In preparation for tour, one of San Diego’s most underrated and overlooked bands, Inspired and the Sleep, have recently released a new EP, aptly titled, Coming Up for Air. The brainchild of North County native, Max Greenhalgh, Inspired and the Sleep straddles the solo-group divide whilst navigating a genre range of Lo-Fi Psych-Folk to Afro-Caribbean-influenced Pop-Rock (or the term I prefer, “Postcolonial Pop”). Coming Up for Air leans heavily toward the latter designation and boasts a considerably more produced sound than previous recordings, which serves as both a virtue and a vice for this collection of songs.

The EP captivates immediately with the single-worthy “Sink,” runs aground with “Pool Guard,” and then blows wind in its sails once again with another clear single, “Fly Low.” While its pop sensibility is ever-present, Coming Up for Air lacks a degree of emotional depth that might otherwise launch the band onto a national stage, but this is something that comes with time and maturation. After all, the frequent moments of whimsicality in Greenhalgh’s voice make it clear that this is a very playful release, and the darker modulation of the last track, “Turning Screws,” is at least indicative of a future sound that could effectively marry hooks and grooves with both head and heart. As a result of its highly produced sound, this release loses some dynamic tension in the performances of each musician and each song as a whole, but it makes up for this with its appeal to the hips and an intellectual curiosity and experimentation with the forms of pop music (á la Dirty Projectors).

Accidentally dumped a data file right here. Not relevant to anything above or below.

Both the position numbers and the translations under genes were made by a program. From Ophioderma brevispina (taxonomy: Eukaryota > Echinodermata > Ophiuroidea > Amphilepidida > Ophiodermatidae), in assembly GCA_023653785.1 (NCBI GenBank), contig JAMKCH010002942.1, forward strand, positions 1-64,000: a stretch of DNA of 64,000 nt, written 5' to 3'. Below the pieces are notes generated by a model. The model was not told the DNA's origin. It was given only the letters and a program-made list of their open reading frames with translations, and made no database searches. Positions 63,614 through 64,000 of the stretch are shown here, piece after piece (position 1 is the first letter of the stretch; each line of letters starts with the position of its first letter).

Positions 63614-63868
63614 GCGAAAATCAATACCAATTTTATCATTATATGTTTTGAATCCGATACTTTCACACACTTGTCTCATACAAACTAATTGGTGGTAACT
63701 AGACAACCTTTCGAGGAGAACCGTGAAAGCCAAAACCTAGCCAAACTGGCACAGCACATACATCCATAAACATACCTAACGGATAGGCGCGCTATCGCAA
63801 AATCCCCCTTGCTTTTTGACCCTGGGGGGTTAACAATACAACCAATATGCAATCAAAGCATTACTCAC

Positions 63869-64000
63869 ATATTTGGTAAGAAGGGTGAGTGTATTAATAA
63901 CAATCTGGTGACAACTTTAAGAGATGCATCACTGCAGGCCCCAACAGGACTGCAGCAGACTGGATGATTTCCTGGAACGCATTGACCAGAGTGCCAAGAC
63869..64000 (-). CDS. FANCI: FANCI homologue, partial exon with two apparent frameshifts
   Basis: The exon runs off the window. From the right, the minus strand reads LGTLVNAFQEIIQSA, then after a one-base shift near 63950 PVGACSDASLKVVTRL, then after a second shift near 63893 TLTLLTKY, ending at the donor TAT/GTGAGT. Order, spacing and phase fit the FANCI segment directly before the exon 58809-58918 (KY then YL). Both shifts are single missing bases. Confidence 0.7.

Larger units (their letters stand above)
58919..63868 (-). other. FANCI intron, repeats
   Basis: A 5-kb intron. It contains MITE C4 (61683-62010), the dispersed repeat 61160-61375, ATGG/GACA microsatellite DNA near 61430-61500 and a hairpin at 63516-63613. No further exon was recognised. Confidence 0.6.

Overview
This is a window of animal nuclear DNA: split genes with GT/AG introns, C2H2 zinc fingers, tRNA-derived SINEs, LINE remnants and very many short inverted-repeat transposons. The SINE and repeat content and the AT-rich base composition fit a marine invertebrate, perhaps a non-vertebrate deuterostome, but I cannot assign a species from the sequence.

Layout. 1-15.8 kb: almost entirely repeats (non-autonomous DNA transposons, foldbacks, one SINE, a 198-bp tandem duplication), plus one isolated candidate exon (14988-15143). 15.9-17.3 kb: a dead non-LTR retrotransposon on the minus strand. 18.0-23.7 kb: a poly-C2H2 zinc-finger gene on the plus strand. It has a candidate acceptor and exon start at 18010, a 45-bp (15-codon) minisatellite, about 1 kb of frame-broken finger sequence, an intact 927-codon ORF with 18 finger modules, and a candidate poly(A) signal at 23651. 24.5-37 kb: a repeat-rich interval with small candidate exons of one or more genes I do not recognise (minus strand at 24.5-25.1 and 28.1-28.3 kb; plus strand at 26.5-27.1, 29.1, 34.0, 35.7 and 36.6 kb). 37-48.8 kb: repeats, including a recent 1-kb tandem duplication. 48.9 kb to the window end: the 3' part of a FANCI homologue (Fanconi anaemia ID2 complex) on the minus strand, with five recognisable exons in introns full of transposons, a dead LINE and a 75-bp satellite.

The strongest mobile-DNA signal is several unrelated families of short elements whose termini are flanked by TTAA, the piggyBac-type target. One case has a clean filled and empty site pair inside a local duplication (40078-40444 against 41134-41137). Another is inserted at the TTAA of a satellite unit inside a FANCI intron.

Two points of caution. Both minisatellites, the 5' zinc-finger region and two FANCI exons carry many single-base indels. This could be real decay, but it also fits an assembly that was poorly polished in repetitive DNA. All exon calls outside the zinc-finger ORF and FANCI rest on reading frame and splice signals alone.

Listen to the EP and support the tour here

For all of its imperfections, Coming Up for Air offers a refreshingly unique perspective on pop music in San Diego and the direction in which it could head. The band takes risks with this EP while not losing sight of the community around them, demonstrating that Inspired and the Sleep will find success locally and nationally if they remain patient and allow their songs to propel them forward. Greenhalgh’s hooks are there, but the bulk of the songwriting – the meat on the rest of the lines – is what will reel in the listener, goad her into breaching the surface as she’s coming up for air.

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